Throughout the campaign, president-elect Donald Trump focused largely on rebuilding America and rarely, if ever, shed light on his positions on US policy towards Africa. In his first major foreign policy speech in April 2016, however, he pointedly stated that any foreign policy will put American interests first.
One thing we know for sure is that Mr. Trump is a shrewd businessman and will be looking for where he can find the best deals. The Initiative for Global Development (IGD) is a network of CEOs and senior executives of sector-leading African, US and global companies operating in Africa. The leaders of IGD know and understand the mindset of a fellow business leader. They say that election of Mr. Trump could be a tremendous opportunity for Africa's private sector.
Dr. Mima Nedelcovych, President and CEO of Initiative for Global Development (IGD) says “Through the new communications and advocacy effort of IGD’s ‘Africa Investment Rising’ campaign, we aim to change the narrative on doing business on the continent by showcasing Africa's tremendous business and economic potential.” He adds that IGD will also present the new Administration in the United States with a set of strategic policy recommendations to influence and shape US-Africa policy on three key issues: (1) expanding access to power; (2) boosting trade and investment; and (3) transforming the agriculture sector in Africa.
When Trump enters office in 2017, he will discover a rapidly changing Africa. The rising influence of homegrown African businesses in the global economy reflects the changing realities on the ground. African businesses have emerged as the drivers of growth on the continent, creating more than 80 percent of jobs in their countries. Even in years of generally depressed commodity prices, Africa is still home to some of the world's fastest-growing economies with an expanding middle class. Some 26 of Africa's 54 countries have achieved middle-income status within a short period of time.
This rapid progress and growth will certainly ignite greater US interest in Africa as a trading and investment destination. We know all African economies are not growing at the same speed, at the same time. Indeed, while some African countries have recently experienced a slowing of their economies and fluctuations in commodities prices, others with diversified economies are holding their own. Overall, African economies are resilient.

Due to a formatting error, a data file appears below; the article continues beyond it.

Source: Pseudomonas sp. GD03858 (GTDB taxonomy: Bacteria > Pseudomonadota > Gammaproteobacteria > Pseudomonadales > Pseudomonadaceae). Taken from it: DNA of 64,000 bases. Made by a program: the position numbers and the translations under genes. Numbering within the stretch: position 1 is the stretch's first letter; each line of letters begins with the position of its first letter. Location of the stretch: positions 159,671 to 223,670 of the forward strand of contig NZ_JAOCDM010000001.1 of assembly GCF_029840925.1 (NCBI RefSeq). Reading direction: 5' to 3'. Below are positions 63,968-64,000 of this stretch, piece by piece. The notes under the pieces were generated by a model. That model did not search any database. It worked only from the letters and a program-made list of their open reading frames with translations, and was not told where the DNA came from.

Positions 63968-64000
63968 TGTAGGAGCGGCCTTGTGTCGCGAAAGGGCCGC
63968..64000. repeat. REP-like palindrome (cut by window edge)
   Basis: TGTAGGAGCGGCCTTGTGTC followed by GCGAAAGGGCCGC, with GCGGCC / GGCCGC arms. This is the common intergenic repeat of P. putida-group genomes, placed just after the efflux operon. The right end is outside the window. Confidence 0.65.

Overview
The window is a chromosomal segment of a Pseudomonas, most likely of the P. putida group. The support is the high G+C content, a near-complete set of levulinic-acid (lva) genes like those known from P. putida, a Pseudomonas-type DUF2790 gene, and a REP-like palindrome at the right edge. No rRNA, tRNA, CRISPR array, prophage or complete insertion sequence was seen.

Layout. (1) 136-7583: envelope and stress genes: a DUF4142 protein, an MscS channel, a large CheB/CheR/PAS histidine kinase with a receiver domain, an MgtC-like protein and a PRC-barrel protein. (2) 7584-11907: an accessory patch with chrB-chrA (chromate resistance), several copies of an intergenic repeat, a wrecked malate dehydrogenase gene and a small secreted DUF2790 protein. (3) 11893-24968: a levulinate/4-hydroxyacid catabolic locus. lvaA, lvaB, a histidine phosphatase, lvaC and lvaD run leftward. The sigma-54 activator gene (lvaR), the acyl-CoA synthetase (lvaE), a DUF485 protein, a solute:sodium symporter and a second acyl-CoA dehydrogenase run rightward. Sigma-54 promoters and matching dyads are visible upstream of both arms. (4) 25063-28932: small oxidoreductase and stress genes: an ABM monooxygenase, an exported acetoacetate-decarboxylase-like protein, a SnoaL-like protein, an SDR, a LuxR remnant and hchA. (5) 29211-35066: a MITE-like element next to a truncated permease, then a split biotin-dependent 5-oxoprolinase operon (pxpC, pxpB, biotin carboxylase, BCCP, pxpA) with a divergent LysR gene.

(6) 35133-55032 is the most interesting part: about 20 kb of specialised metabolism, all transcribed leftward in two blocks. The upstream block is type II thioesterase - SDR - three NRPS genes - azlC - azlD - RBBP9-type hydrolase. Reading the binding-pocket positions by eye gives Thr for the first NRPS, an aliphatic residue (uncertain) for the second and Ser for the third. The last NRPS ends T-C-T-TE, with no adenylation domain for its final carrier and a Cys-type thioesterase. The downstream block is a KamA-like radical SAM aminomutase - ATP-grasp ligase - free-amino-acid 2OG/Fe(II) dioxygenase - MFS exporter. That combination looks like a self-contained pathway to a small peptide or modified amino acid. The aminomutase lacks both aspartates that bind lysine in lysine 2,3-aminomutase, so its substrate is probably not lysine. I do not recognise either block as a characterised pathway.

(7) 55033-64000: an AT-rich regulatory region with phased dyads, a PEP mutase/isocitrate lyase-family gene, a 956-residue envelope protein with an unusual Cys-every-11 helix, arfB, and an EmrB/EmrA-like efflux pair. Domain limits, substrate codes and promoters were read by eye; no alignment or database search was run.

We will probably see one of the most visible changes at the US Agency for International Development (USAID), the US government agency that delivers economic, development and humanitarian assistance worldwide. President-elect Trump has clearly stated that the US will get out of the ‘nation-building business’. USAID will likely take on a ‘trade, not aid’ and private sector-led development approach in earnest.
The Africa Growth and Opportunity Act (AGOA), the US-Africa trade law provides eligible countries an opportunity to expand their exports to the US market. Since 2000, trade flows from Africa to the US have nearly tripled, helping to spur market-led economic growth and development progress in Africa.
Given Trump's stance on limiting free trade, the status of renegotiating and expanding AGOA to additional countries is unclear. But with an "America first" approach, a Trump Administration may put in place protectionist trade policies that would curtail foreign exports into the U.S. market, yet make it easier for American companies to export to African countries and invest in African companies for mutual interest.
Africa's widening middle class now has the spending power and a rising demand for U.S. products. The McKinsey Global Institute report, Lions on the move II: Realizing the potential of Africa's economies, revealed that consumer spending by African households and businesses totals $4 trillion annually. Wake up, US companies, that number is nothing to sneeze at!
Lack of political will by Africa's leaders should be relegated to the past. Trump's mantra throughout his campaign focused on "minding your own people". In negotiating trade deals, it will be even more incumbent upon African government leaders to ensure that trade deals benefit their own countries and help to grow their own ‘middles’.
The lack of political will by African political leaders should be relegated to the bygone years. As engines of growth, African entrepreneurs and companies need their governments to improve regulatory environments, build an educated and skilled workforce, and expand access to finance to give small- and medium-sized enterprises (SMEs) an opportunity to flourish and be about the business of creating jobs and bringing economic prosperity in Africa.
That time has come to mind the middle. The time has come to "make Africa great".